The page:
Before Sachar report 2006, Muslims were not aware of their situation being entirely manipulated by decisions of the largest national parties like Congress or CPIM. They were, to some extent, hardly conscious of identity-based political participation. That’s why in the pre-Sachar period, minority voters could not influence the state elections. Polarisation and minority feelings started only during the post-Sachar period.

Figure 2: Blockwise distribution of Muslim Population (in %) and Muslim-dominated assembly constituencies (ACs) (Muslim population is > 40%) in West Bengal.

Districtwise number of minorities-dominated administrative assembly seats where the Muslim population is more than 40%


Number of AC where Muslim population is more than 40%

Purba Bardhhaman


Dakshin Dinajpur








Uttar Dinajpur


North 24 Parganas


South 24 Parganas









What TMC does in 2011 and 2016 with minority votes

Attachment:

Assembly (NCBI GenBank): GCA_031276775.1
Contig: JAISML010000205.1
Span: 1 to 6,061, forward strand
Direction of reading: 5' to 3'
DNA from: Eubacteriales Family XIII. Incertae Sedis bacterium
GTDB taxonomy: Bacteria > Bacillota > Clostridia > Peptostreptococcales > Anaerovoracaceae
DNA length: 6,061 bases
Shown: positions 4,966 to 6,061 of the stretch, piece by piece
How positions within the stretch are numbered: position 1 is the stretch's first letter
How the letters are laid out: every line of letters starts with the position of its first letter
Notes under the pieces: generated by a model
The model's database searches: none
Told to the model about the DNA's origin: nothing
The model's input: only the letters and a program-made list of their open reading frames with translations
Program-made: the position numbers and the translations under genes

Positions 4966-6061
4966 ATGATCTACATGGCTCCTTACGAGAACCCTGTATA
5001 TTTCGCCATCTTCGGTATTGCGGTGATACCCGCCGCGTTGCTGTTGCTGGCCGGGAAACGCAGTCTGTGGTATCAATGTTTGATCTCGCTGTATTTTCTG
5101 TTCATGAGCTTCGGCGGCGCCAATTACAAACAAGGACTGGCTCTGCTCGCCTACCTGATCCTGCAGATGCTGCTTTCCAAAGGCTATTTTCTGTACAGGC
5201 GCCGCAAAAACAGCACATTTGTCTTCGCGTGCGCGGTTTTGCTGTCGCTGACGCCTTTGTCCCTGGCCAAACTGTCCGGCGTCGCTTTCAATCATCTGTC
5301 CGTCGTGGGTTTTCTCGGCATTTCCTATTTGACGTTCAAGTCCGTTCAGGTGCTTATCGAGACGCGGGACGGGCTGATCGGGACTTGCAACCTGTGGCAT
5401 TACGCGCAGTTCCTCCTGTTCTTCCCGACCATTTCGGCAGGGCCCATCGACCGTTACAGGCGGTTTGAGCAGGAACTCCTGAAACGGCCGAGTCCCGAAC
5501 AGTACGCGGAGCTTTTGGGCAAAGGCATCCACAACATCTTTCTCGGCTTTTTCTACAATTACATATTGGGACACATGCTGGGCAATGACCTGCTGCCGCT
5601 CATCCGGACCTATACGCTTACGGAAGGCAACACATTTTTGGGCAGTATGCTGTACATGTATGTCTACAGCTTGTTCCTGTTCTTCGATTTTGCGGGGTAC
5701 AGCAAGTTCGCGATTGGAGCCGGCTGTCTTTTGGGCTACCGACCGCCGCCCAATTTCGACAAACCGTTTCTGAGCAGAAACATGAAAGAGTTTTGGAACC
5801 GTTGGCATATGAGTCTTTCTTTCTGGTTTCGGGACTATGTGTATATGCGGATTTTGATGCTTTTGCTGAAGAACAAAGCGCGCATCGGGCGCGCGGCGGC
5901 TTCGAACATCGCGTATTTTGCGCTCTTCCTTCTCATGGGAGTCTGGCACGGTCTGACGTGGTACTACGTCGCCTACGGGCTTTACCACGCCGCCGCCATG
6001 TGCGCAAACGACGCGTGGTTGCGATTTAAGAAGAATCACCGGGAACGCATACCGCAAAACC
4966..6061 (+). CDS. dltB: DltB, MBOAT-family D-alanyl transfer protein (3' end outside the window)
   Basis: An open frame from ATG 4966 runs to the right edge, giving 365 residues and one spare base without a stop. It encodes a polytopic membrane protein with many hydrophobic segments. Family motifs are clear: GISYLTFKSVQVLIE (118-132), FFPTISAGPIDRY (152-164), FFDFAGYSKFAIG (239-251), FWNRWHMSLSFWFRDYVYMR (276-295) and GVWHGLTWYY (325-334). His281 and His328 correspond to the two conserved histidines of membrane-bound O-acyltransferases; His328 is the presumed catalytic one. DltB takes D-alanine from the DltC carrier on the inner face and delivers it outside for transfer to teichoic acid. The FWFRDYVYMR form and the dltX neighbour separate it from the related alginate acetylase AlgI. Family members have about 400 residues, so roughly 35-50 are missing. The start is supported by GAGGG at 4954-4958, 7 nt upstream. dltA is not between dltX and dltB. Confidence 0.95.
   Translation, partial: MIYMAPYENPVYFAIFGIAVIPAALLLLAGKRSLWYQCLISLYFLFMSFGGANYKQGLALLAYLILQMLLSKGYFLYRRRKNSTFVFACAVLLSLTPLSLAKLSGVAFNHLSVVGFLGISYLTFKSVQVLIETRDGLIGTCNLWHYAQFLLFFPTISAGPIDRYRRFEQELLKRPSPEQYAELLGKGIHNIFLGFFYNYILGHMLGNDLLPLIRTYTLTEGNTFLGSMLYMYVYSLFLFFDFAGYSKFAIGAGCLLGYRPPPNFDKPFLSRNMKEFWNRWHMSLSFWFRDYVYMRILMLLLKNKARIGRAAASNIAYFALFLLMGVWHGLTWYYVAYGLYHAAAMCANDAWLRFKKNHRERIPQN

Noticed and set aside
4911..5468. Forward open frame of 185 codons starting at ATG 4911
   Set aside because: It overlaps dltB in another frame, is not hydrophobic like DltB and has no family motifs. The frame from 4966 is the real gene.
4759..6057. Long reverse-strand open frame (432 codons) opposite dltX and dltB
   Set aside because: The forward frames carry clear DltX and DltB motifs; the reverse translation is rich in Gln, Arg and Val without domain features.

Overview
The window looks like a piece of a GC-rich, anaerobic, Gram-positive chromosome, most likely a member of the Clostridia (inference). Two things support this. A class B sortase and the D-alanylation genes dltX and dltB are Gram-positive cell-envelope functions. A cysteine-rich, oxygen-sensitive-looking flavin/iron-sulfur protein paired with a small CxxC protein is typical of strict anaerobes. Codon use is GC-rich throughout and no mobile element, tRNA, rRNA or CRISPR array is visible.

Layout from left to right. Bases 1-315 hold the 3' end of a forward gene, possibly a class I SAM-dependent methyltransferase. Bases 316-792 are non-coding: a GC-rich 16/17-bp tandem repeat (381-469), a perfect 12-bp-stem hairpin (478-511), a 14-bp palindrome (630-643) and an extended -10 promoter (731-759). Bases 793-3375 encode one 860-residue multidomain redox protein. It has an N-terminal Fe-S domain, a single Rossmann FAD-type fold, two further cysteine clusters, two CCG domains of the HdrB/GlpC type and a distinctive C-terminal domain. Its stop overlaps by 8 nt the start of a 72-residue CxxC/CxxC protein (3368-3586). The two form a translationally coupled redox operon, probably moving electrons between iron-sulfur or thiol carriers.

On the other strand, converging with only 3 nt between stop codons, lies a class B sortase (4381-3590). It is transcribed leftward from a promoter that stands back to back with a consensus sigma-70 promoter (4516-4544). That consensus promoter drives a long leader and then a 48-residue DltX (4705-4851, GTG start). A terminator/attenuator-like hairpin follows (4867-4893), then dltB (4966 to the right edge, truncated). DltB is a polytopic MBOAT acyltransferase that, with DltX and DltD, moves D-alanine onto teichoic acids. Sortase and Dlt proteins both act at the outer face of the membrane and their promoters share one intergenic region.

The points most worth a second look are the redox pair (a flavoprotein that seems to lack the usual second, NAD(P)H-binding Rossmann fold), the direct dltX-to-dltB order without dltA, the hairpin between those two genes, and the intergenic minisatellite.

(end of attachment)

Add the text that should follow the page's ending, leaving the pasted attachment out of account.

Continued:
The Sachar Committee Report came out in November, 2006 just a few months after the Bengal assembly elections. The report stated that the condition of the Bengali Muslim minority is worse compared to any other Muslim communities of the country. Disagreement, disappointment, and resentment had spread like wildfire over the Muslim community in Bengal. Columnists, intellectuals, journalists, political theorists, and diverse professionals blamed the communist rule in Bengal not just across the nation but even in various international articles.

After this report was published, Muslim regional politics in Bengal was divided in two big wings—one was led by the Siddiqullah Chowdhury, president of the Jamiat Ulema-e-Hind’s West Bengal branch, while the Sunni Muslim group was shaped under the dominance of Furfura Sharif. Chowdhury formed the People’s Democratic Conference of India (PDCI) which is contesting under United Social Democratic Front (USDF).